Danish Almond Puff Pastry


I started cooking when I was very young.  By the time I was 12, I had pretty much read all of the Joy of Cooking – not all the recipes, but all the other stuff: the mother sauces, stocks, meats to braise or roast, how to make a ballontine or gallontine – have I lost you yet?  It taught me just about everything I needed to know.  But, it was the actual cooking and baking itself that fascinated me, especially the baking.  The fact that you could take the same 5 ingredients: flour, eggs, butter or oil, a liquid of some sort, and a type of sugar and leavener (okay, that’s 6), and come up with all the different types of sweets, rolls, cakes, pastries based on the quantities, preparation method and cooking method was fascinating.

The first recipe that brought this to light was cream puffs/eclairs when I was 10 or 11.  Eclairs and cream puffs are made with a dough called Pate a Choux, which is actually prepared on the stove top and then baked in the oven.  Almond Puff is Pate Choux spread out and baked on what is essentially a big butter cookie (Pate Sucree).  A few years later, I made this from one of my mom’s cookbooks (don’t know which one), but it is so simple, so delicious, and so darn addictive. People will think you are a master baker when you turn this out from your kitchen.

I personally think that this is one of the most unknown, uncelebrated pastries.  There is also a lot of room for customization.  For all you Mardi Gras people in the South, this makes a very fine King Cake indeed, just tint the icing in Gold, Purple & Green, add a baby (or not), and call it a King Cake.  I have taken it to the office during Mardi Gras season, and it didn’t last very long at all.

Although there are three components to the recipe, don’t let that be a deterrent.  It is a simple recipe that requires only a little elbow grease, two bowls, and a saucepan and a wooden spoon; a baking sheet and an oven.

This recipe can be found in old cookbooks and online.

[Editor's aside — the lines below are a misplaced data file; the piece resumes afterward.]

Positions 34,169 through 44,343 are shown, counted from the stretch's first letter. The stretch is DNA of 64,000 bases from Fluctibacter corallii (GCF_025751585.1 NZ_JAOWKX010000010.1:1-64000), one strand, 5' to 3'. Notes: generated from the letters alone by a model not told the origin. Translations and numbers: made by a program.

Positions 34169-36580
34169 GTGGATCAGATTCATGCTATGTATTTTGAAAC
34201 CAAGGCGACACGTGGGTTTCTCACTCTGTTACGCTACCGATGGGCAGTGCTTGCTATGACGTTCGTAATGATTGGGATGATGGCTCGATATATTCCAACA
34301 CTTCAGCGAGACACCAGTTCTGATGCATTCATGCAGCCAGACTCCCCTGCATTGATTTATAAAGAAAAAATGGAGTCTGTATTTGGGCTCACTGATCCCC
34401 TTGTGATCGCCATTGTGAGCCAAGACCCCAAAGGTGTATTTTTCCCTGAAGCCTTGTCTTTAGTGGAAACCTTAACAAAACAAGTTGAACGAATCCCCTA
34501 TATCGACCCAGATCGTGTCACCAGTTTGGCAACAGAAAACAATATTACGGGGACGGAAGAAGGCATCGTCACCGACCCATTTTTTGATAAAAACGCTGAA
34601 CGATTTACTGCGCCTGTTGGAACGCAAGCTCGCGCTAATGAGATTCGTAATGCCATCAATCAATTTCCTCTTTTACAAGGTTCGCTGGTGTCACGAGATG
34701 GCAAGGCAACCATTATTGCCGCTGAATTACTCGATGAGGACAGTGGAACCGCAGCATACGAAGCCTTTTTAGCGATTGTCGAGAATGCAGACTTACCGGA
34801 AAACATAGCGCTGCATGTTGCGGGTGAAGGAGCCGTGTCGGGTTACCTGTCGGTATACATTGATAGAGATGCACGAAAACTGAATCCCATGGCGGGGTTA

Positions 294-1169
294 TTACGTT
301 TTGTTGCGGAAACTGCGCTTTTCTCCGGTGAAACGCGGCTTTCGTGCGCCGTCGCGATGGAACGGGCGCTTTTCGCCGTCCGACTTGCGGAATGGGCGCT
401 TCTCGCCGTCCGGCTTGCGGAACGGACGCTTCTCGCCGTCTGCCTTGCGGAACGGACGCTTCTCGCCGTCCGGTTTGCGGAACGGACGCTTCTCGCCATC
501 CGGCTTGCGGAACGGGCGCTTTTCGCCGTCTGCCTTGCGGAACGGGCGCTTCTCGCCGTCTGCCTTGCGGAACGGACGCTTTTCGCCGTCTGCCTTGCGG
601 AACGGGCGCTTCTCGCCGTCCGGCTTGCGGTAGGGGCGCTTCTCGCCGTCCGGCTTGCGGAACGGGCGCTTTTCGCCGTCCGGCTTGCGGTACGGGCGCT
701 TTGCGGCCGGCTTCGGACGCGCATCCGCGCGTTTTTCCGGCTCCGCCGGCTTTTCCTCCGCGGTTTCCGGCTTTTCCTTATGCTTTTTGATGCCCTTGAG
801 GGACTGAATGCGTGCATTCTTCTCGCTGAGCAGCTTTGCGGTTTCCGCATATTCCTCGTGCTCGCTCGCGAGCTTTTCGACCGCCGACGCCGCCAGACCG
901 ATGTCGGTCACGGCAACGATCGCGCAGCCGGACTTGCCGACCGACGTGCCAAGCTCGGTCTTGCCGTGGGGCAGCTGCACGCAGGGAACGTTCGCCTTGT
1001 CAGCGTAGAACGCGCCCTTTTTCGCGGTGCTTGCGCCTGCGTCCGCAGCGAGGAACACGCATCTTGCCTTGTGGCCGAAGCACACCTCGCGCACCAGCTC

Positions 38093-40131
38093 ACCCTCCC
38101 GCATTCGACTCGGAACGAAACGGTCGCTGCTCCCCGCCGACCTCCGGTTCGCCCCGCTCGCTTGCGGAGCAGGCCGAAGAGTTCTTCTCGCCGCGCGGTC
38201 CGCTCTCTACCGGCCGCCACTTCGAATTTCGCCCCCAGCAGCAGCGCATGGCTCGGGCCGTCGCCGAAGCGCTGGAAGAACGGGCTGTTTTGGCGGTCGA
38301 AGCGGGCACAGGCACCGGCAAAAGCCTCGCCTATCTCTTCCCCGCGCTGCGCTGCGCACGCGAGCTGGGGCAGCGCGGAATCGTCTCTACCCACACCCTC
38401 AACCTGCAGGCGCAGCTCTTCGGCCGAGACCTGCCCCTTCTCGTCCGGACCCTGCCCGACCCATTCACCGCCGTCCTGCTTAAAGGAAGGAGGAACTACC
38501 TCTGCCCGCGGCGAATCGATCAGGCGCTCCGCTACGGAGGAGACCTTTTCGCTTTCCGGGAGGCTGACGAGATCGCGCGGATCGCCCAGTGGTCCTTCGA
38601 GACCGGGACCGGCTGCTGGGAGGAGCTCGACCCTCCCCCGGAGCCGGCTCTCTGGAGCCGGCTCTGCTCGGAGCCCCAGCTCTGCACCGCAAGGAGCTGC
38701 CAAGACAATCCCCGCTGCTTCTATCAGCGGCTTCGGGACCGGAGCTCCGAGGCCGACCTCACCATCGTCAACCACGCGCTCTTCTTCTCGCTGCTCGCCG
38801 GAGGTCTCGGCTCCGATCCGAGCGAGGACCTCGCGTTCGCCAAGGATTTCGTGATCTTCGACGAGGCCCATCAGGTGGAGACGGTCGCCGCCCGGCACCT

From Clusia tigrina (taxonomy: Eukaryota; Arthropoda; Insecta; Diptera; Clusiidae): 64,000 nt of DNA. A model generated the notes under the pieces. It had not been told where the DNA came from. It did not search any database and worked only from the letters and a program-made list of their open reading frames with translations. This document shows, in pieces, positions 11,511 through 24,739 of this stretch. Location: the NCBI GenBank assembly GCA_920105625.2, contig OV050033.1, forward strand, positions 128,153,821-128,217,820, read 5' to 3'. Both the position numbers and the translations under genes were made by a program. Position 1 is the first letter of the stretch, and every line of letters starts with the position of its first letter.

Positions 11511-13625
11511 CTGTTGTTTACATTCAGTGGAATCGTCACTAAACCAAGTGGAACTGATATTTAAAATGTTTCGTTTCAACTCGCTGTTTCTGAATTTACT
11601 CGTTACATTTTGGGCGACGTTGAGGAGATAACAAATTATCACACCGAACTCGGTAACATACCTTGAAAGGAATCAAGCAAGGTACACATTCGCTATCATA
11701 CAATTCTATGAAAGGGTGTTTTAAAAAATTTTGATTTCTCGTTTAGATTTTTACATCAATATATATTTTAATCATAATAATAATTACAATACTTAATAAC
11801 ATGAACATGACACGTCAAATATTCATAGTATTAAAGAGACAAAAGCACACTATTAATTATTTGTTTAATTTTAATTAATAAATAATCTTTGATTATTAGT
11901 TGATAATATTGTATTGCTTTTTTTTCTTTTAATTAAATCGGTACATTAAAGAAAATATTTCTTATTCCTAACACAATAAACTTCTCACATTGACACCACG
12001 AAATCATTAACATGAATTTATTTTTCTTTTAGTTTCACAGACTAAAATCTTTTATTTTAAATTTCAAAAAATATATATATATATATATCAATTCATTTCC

1/2 cup butter, cold
1 cup all-purpose flour
2 tablespoons cold water

In a medium bowl, cut butter into flour with a pastry blender, two knives, or in a food processor till crumbly.  Sprinke with water and stir with fork, or run food processor, till a ball forms.


Divide dough in thirds.


On a parchment lined baking sheet, press each half into strips 12×3 inches, about three inches apart.

I usually divide mine into three, so that there is one for right now, one for my neighbors, and one to take to work the next day.

Top Layer

1/2 cup butter
1 cup water
1 teaspoon vanilla extract
1 cup all-purpose flour
3 eggs

In a medium saucepan, bring water and butter to a rapid boil.


Remove from heat and quickly stir in extract and flour.

Return to low heat and stir vigorously until a ball forms, about one minute.


Remove from heat and beat in eggs, one at a time, until mixture is smooth and glossy between each addition.


It may seem a little slimey and gloppy, but with a few more turns of the spoon, the dough comes together.


Divide mixture in half (or thirds) and spread each half over the pastry strips. It will be about 1/2 inch thick.


Bake at 350 degree oven for 60 minutes. Cool for 10 to 20 minutes on the baking sheet, then transfer to a cooling rack or serving platter.



1 cup powdered sugar
2 tablespoons milk
1/4 teaspoon almond extract
1/4 cup sliced almonds

Combine powdered sugar, milk and extract and mix well till sugar is dissolved.

Drizzle or spread over loaves and sprinkle with almonds.


Cut each loaf into 8 to 12 pieces.

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